By Johanne Bouchard Explore Big Sky Business Columnist
In a recent column, I wrote about the value of overcoming fear in your life and career. After it was published, I discovered that my lifelong fear of heights and exposure had dissolved. The act of sharing it publicly contributed to this.
But having the opportunity to lead two male skiers into Lenin – a steep, double-black diamond ski slope off Big Sky Resort’s Lone Peak Tram – really allowed me to overcome my fear.
Focusing on the safety, confidence and inspiration of others – and ensuring that they’d have a positive first experience without fear – melted my own fears away. It was a powerful experience. Since then, new possibilities abound – I’ve skied the terrain alone, under more challenging conditions, and ridden the tram without good visibility, all while feeling at ease.
I began to consider the times in life when we are called to lead, and how being forced to take charge often supersedes any fears. Business leaders and civil workers often take daily responsibility for a number of people bound to their decisions and actions.
When you focus on the risks and responsibilities, you can become immobilized. But the passion to create, the necessity for action or solutions, or the need to save lives, usually inspire and strengthen these individuals, allowing them to manage the complexities of their choices on the fly. We have all witnessed the power of great leadership in the face of crisis – without having been trained under the exact challenges of the situation, a leader can still have the resolve to know what to do.
But what if your instinct to overcome fear doesn’t kick in immediately? What if the best you can muster is the outward appearance of confidence, not actual confidence? I’ve counseled numerous business leaders as they asked these same questions, dealing with imminent decisions that could fuel the success of an organization, or stifle it. Here’s what I recommend in times of indecisiveness, crisis, conflict, fear or confusion:
Step back. Don’t react immediately. Take the time to gain clarity about how to best proceed while assessing the consequences of your choices and decisions.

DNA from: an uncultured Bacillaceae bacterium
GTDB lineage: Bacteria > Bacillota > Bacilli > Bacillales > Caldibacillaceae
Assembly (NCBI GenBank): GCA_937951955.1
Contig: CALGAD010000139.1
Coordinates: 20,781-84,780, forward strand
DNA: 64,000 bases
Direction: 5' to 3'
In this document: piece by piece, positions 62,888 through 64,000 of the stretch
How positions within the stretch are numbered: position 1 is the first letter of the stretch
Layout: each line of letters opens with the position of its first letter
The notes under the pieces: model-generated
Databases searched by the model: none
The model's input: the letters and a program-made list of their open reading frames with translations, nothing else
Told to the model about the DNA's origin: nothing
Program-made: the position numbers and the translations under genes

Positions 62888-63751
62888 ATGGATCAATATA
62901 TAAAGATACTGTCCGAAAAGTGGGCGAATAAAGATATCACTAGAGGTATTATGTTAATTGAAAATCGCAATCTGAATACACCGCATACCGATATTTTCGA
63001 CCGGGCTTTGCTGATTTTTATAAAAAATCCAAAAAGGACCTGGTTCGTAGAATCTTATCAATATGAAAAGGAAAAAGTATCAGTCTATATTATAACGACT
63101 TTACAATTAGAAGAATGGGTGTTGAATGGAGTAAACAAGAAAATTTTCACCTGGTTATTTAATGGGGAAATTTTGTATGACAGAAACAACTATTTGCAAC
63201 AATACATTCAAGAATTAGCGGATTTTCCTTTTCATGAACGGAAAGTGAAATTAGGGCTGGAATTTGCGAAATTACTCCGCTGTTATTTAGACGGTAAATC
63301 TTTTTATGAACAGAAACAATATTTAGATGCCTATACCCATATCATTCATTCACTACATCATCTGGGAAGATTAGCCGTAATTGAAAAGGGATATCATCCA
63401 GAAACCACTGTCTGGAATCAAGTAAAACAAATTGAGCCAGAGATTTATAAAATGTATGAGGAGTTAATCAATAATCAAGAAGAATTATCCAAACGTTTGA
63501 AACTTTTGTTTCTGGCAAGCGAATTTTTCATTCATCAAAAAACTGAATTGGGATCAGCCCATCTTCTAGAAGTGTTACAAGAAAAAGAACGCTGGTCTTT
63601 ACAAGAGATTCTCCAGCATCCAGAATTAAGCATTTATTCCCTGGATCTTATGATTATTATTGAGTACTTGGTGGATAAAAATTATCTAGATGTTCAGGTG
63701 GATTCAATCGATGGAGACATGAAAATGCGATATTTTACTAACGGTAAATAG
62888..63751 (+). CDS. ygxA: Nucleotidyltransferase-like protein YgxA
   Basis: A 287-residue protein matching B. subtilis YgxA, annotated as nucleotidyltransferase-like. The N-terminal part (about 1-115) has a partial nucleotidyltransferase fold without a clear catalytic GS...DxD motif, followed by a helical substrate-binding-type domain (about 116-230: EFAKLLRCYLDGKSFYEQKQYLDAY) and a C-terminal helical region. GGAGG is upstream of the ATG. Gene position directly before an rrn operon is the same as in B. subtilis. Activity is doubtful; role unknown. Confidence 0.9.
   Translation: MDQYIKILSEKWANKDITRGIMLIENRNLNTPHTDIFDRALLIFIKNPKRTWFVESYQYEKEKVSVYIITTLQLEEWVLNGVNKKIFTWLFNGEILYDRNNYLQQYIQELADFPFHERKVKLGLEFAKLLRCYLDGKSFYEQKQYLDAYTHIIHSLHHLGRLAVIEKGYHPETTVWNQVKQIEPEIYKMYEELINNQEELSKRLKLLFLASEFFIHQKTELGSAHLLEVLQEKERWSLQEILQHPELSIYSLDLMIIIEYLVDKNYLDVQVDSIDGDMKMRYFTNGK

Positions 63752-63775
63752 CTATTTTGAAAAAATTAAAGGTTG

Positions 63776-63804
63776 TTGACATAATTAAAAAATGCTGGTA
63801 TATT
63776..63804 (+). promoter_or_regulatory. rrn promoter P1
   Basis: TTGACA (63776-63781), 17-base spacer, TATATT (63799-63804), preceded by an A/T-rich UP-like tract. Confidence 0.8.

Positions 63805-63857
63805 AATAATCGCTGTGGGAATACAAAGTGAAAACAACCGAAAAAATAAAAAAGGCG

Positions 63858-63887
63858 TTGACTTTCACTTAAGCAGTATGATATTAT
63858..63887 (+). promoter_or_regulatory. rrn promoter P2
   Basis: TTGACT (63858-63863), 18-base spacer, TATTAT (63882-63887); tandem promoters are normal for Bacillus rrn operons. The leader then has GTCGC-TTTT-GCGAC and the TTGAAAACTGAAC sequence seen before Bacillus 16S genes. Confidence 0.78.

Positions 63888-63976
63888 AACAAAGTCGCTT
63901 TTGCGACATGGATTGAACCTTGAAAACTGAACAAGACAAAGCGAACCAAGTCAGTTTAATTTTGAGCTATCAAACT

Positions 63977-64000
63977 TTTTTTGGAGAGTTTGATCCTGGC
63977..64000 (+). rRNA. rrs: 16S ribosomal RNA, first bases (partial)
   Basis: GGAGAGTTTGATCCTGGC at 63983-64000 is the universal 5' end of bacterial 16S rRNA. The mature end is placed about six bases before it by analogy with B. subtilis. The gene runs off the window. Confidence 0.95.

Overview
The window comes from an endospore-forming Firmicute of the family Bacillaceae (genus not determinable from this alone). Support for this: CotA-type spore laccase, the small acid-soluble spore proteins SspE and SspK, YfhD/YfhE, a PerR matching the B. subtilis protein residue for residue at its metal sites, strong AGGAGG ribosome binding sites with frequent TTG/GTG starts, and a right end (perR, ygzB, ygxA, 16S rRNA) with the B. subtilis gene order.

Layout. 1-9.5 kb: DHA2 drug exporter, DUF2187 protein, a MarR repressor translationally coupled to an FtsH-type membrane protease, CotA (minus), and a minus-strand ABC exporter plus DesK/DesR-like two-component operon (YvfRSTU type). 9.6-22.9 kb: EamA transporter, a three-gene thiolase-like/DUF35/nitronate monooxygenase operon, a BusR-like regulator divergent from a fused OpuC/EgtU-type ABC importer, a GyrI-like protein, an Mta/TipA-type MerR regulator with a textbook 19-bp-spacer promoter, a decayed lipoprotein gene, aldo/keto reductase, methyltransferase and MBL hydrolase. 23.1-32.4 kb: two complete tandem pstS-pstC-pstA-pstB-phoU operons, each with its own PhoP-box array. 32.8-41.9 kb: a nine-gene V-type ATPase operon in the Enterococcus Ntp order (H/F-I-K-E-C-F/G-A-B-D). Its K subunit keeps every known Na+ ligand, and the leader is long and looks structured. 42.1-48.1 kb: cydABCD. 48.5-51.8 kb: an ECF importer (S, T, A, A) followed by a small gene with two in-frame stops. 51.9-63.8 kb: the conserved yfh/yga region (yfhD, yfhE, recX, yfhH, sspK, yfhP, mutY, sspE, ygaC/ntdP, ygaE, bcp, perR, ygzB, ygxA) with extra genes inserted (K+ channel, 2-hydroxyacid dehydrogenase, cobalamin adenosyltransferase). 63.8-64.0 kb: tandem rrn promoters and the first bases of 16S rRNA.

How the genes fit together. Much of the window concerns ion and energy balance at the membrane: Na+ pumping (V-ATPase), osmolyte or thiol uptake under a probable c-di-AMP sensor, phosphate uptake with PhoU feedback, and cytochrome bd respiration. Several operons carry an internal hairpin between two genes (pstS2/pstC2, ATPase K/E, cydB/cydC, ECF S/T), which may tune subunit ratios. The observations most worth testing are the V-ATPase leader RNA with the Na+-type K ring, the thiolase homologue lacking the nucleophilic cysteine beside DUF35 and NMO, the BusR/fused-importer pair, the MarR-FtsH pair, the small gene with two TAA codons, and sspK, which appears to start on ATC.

Trust yourself. You don’t have to be experienced in every situation you’re confronted with. Tap into your inner wisdom and trust yourself.
Get centered. You must find the capacity to lead with the composure that inspires others’ confidence to trust and follow you. Learn to overcome being frazzled, radical or erratic.
Take initiative. Be prepared to take the first step and to share your vision.
Trust others. Trust that the ones you lead have the capacity to surmount their fears, to readily contribute with new insights, and to act with courage.
Delegate wisely. Through clarity and centeredness, be clear about what you should delegate to others. Delegation can be a lifesaver in times of stress or crisis, and it will be crucial under competitive pressures and deadlines.
Keep breathing! Even if the situation doesn’t allow for you to excuse yourself, learn to take deep breaths and repeat to yourself that, “You will get through this,” while recognizing that you must bring the best out of yourself and others in the process.
Throughout my career, I’ve never held a role or position that someone else had held before. I’ve always had to blaze trails for the organizations I’ve led, for my employees and for my clients. We must know what we can do, and have the confidence to lead with experience and knowledge.
In leading or in serving others, we have a great ability to overcome our own fears and obstacles. By acting for others, we become better ourselves.
Johanne Bouchard, a former high-tech executive, is a leadership advisor to CEOs, executives and entrepreneurs, as well as an expert in corporate board composition and dynamics. An avid skier, Bouchard and her husband have a second home in Big Sky. See more at johannebouchard.com.